When, for example, I hear one of Mary Field's Secrets of Nature and John Ford's Grapes of Wrath both referred to as documentaries, I feel quite justified in drawing my own line somewhere. So I take the plunge and say here and now that to me a documentary film is one which seriously attempts to make a contemporary comment on the way of life, problems and true character of any people anywhere on this earth; and now may heaven pre serve me. That definition must include films of the calibre of Grapes of Wrath, Way to the Stars, TheWay Ahead, Fury, Millions Like Us, Children on Trial, The Last Chance, The Southerner and The Overlanders, and many others. To me, all these films are documentaries, for they tell a story of people in conflict with their environment. Parched earth, mob law, war, poverty. They have the courage to seek out the facts, and without falsification present them in a narrative form; they show us, not only the cause of conflict, but the effect of it on human beings; all the facets of human behaviour and the amazing qualities of people at grips with life and forces beyond their control. They help us to understand, not only the world as it really is, but people as they really are and as they become when the odds are loaded too heavily against them. They establish an identity between ourselves and peoples of different nations. Surely, this is cinema being used to accomplish its greatest task - the destruction of prejudice and misunderstanding between the peoples of the earth; and if this is not the purpose of documentary; I would like to know what is.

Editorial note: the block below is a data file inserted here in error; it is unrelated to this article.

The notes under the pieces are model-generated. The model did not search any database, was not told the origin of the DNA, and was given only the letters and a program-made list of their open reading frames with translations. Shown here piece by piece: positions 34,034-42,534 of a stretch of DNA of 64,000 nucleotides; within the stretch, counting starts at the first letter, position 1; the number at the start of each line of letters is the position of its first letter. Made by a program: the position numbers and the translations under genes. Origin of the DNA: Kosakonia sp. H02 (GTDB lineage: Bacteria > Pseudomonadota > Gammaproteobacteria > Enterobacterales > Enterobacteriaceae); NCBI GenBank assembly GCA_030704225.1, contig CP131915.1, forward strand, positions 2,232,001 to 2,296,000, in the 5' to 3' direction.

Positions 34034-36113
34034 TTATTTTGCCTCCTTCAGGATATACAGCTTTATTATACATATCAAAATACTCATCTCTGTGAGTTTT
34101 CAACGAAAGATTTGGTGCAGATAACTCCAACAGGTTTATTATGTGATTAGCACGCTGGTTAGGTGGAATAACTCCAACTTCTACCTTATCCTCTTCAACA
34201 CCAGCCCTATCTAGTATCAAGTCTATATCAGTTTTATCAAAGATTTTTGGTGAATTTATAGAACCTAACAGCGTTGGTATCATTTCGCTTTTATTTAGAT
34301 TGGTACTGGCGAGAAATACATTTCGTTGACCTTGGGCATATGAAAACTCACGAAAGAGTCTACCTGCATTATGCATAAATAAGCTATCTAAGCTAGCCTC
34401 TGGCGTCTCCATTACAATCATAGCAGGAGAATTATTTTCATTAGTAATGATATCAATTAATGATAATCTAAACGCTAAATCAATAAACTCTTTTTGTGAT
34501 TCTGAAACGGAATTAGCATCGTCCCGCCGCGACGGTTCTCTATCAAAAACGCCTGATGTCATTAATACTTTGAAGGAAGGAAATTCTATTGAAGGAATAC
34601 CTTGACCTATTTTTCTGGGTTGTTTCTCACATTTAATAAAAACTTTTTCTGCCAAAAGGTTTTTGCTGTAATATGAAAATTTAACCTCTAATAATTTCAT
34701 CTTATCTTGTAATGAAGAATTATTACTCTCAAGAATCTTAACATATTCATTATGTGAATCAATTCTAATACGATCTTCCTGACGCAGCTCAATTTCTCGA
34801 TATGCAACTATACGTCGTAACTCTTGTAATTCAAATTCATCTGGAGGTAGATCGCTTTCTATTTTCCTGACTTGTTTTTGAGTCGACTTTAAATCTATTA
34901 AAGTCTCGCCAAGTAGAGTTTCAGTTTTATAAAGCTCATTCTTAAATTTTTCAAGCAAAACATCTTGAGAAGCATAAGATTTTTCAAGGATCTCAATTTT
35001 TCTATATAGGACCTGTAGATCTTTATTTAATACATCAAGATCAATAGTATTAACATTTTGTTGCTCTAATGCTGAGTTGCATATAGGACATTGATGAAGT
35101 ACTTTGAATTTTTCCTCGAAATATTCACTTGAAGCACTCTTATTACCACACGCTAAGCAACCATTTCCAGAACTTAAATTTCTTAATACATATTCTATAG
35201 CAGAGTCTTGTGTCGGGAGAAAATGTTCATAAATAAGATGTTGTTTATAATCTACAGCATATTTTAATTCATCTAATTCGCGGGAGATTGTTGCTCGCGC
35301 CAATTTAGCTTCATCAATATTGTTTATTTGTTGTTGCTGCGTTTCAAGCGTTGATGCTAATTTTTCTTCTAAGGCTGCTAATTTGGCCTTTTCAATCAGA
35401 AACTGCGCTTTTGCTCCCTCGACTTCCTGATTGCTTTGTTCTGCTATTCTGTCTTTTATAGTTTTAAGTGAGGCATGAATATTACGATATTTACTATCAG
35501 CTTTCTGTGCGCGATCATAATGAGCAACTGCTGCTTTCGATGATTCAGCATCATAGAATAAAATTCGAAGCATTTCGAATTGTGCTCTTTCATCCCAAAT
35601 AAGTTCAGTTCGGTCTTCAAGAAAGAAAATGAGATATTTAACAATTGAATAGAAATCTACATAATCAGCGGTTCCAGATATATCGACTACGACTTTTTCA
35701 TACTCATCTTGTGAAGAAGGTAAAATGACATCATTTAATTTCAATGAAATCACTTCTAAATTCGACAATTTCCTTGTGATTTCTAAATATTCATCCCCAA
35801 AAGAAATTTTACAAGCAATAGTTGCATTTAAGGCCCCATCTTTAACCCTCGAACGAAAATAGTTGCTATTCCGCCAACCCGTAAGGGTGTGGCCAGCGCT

The purist, I know, will argue that a commercial film which has for its motive profit never can be a documentary. It is, I think, idle to deny that this motive is a force which dictate a policy and the selection of subjects, and that it may limit the production of films which attempt to achieve a purpose beyond entertainment: This may be so; but to argue that because films are produced by this motive their integrity of purpose and social significance are destroyed seems to me to be complete nonsense.